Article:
This is Part Two of a two page piece that explains why Charles Woodson will be remembered foremost as a Green Bay Packer. As you know, the previous page focused on Woodson’s statistics with both the Green Bay Packers and the Oakland Raiders. However this page focuses on his intangibles and character evolution and why, even for those reasons, he should be remembered as a Packer first.
For Raiders fans that want to say “stats are for losers” and want to believe that he’ll be remembered for his time in Oakland more, we say read on.
Charles Woodson will not only be remembered as a Packer first just because of the unfathomable statistics and accomplishments that he amassed in Green Bay, but because of the player and leader that he became in the state of Wisconsin — not California.
Woodson’s Evolution Into a Leader:
Charles Woodson is a man of many labels: Heisman Trophy Winner, Rookie of the Year, Defensive Player of the Year, Super Bowl Champion, future Hall of Fame inductee, and best of all: Green Bay Packers all-time great.
However by 2005, he was thought of, by many, as selfish and not necessarily a great teammate (fairly or not). Some people have forgot that in his final seasons in Oakland, in his first stint, he would often battle with coaches and it seemed as though he’d never quite reach his incredible potential.
And he wasn’t a truly great player from 2001-2005 with the Raiders. In those seasons, Woodson amassed just seven total interceptions. In his first year in Green Bay in 2006, he snagged eight.
Re-read the above fact and try and make the argument that he’ll be remembered as a Raider.
It’s clear that a change of scenery was what he needed. He wasn’t being pushed to be a leader in Oakland in the mid-2000s. That said, by the time he got back to Oakland in 2013, he definitely wasthe fearless and polished leader that the franchise desperately needed ever since his first go-round with the team. We say that is thanks to his time in Green Bay.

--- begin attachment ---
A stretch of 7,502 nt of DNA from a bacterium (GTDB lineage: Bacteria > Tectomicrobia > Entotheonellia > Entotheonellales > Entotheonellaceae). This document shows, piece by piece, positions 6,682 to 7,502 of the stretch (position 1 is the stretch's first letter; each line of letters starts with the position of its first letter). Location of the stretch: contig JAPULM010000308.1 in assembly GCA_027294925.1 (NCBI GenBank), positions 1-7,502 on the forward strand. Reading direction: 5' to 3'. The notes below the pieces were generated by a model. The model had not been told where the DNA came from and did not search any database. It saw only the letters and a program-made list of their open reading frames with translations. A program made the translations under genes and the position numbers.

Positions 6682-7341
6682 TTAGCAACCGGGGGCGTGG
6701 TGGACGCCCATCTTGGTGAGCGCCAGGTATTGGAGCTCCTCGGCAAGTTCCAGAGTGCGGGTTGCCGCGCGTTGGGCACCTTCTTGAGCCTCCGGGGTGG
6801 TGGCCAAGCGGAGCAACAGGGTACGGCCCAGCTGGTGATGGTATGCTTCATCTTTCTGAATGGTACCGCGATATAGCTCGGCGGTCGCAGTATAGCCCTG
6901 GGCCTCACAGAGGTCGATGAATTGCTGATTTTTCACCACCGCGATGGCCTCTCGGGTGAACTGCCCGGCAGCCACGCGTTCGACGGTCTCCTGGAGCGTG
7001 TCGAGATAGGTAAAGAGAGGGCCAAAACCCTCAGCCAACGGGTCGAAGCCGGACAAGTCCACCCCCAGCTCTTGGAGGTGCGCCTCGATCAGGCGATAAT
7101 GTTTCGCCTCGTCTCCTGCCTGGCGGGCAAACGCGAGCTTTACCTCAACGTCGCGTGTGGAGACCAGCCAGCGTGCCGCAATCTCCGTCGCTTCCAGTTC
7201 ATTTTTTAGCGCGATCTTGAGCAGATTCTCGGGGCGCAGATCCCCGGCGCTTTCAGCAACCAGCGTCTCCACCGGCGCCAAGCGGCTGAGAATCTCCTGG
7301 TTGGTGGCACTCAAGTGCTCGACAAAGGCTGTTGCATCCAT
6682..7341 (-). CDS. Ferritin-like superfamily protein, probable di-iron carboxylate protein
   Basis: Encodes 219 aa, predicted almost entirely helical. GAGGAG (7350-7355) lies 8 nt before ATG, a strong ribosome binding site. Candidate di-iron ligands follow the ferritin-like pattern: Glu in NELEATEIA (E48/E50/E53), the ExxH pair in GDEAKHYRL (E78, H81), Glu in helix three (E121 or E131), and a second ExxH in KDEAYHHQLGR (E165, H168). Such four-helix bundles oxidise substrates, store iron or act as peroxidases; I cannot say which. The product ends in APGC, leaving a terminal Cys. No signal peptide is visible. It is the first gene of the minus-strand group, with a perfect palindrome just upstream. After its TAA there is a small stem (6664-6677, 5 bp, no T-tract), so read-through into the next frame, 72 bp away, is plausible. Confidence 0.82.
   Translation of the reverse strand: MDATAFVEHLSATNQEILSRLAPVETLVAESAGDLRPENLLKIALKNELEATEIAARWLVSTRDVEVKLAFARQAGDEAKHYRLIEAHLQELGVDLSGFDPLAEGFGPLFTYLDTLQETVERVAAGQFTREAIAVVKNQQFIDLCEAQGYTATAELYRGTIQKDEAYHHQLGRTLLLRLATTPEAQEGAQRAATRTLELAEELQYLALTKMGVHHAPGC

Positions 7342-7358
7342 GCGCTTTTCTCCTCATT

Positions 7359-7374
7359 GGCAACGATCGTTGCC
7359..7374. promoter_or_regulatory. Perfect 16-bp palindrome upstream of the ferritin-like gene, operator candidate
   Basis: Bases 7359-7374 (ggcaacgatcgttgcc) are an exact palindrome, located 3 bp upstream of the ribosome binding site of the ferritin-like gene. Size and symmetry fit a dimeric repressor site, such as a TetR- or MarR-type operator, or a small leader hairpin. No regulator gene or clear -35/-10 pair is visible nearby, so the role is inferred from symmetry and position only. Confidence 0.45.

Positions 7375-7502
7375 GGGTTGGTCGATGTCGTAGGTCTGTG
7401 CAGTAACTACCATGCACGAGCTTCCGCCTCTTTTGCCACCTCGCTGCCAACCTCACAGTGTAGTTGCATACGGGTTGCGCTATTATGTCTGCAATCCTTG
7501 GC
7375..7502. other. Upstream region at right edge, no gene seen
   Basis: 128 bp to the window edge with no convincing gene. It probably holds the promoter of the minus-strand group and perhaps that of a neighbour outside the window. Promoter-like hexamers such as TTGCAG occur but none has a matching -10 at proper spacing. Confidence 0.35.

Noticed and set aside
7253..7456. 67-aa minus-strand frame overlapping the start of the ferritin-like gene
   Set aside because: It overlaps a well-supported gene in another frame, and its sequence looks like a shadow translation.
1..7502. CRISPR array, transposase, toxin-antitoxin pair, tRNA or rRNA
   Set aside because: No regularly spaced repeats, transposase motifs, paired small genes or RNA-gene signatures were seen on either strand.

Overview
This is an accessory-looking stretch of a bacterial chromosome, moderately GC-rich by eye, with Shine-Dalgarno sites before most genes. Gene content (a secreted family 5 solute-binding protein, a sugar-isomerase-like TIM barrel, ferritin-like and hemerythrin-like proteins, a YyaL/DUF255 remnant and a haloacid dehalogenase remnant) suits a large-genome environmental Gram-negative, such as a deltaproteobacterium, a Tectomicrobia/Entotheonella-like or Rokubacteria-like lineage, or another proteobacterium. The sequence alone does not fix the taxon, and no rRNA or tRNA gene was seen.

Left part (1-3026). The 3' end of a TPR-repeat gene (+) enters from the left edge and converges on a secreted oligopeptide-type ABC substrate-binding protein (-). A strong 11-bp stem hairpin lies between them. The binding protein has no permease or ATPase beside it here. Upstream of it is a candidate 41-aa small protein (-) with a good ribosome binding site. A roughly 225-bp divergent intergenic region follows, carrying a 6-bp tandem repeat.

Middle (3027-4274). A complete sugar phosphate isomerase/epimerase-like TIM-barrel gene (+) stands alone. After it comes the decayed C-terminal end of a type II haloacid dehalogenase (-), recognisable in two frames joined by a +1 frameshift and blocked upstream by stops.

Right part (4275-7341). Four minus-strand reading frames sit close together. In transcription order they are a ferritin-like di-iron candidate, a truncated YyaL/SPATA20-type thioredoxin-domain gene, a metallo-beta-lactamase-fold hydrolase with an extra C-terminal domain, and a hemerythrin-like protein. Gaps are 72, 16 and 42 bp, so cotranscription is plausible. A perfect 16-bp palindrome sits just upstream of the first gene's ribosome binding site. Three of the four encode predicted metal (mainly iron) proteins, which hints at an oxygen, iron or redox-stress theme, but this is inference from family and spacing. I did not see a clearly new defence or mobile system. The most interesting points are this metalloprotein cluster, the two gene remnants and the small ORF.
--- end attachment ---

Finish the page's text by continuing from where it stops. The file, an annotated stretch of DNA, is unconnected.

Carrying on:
He became the mentor that he needed during the first half of his career.
History suggests that the odds of Woodson ever becoming a Packer in the first place were slim. As all Packer fans know, then General Manager Ted Thompson did not typically spend money on big-name free agents — especially 30 year olds. The fact that Woodson was even on the Packers’ radar speaks volumes about his talent, character, and uniqueness as a player.
But the character that he would develop over the next seven years was something few could have foreseen, if any.
As a lifelong Packer fan I was thrilled and shocked when I heard that Woodson signed with Green Bay, even though many said that the Packers overpaid for him ($52 million). I remembered back to 1993 when, out of nowhere, it was announced that Reggie White had signed with the Pack. I was in utter disbelief that Ron Wolf, the General Manager in those days, was able to sign him.
Reggie’s addition completed the team. And changed the team.
The signing of Woodson brought back those memories and I started to wonder if he could help bring a Lombardi Trophy back to Titletown, like Reggie did. Of course, he did and his place in Packers lore is forever cemented, just like No. 92. On the way to that Super Bowl championship he developed into the Packers’ vocal leader and he gave the famous, “We’ll go see him!” postgame speech referencing President Barack Obama saying he won’t go to the Super Bowl if the Packers make it.